The Indigenous History Best Article Prize
Madeline Whetung. “(En)Gendering Shoreline Law: Nishnaabeg Relational Politics Along the Trent Severn Waterway.” Global Environmental Politics 19, no. 3 (August 2019): 16–32.
“(En)gendering Shoreline Law” is a superb contribution to Mississaugi history, legal history, the history of Ontario, gender history and treaty history. Whetung skillfully weaves together archival research with oral histories, demonstrating great sensitivity to Anishinaabe ontology. She critiques settler mythologies about the historical significance of the Trent Severn Waterway and recentres Anishinaabe people on the lands and waters of Michi-Saagig territory. In so doing she makes visible the tremendous impact of settler colonial economic activities on the lands and waters of this region, and moreover, reveals the impact such activities had on Anishinaabekwe responsibilities for water.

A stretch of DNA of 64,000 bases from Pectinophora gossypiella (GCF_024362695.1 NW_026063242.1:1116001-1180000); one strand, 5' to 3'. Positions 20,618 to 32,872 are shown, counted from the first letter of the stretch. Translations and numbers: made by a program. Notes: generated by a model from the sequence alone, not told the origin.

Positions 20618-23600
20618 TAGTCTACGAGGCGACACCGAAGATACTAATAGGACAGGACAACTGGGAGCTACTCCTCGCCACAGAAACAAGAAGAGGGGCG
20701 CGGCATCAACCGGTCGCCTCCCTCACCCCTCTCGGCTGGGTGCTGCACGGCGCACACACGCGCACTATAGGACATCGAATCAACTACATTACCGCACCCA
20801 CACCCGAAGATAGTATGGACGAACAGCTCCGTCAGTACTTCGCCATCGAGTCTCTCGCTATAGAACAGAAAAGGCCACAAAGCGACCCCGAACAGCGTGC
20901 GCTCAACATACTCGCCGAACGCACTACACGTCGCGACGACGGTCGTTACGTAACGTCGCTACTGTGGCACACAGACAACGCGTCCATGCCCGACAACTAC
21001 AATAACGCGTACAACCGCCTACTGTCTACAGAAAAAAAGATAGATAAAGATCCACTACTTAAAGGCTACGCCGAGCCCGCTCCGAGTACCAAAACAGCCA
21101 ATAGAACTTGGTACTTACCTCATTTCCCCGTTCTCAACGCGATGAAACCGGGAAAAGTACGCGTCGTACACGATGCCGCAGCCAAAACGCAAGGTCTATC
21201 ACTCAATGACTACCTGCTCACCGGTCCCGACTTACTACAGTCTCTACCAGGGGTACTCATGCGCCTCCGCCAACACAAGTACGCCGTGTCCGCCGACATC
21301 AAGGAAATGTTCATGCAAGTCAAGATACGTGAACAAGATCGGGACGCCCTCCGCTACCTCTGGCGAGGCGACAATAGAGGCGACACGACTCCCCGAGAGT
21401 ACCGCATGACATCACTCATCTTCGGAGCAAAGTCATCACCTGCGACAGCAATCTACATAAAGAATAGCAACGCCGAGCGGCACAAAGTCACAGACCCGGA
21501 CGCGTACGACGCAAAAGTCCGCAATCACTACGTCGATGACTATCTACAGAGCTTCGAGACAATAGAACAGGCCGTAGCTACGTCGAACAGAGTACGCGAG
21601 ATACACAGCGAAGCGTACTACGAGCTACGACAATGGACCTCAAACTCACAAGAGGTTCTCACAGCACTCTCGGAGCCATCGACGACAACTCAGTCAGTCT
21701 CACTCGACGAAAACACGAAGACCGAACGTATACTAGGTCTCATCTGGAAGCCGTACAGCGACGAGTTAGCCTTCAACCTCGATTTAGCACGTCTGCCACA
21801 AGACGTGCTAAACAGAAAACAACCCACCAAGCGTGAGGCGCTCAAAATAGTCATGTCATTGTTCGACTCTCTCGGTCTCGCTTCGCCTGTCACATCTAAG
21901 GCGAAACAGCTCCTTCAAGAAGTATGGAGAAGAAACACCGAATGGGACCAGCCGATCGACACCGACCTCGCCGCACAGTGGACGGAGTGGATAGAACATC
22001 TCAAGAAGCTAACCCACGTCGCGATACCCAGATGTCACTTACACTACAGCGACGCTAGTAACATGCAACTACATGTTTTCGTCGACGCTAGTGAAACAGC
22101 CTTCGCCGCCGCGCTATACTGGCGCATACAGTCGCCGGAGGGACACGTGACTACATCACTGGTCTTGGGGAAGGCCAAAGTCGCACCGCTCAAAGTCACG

Krista McCracken. “Challenging Colonial Spaces: Reconciliation and Decolonizing Work in Canadian Archives.” Canadian Historical Review 100, no. 2. (June 2019): 82–201.
“Challenging Colonial Spaces” is an outstanding contribution on the complex power relationships embedded within our archives. Drawing on decolonization and settler colonialism literature and their experience as a settler archivist at the Shingwauk Residential School Centre, they illustrate how traditional archival practices are built on the power structures of colonial relationships. The article illustrates that the archival community must decolonize in order for Canada to be compliant with the Truth and Reconciliation Commission’s Calls to Action, the United Nations Declaration on the Rights of Indigenous Peoples, and the United Nations Joinet-Orentlicher Principles. Commenting that there is no singular approach to decolonizing the archives and that the work must be done with Indigenous participation, McCracken offers tangible suggestions for how to move forward.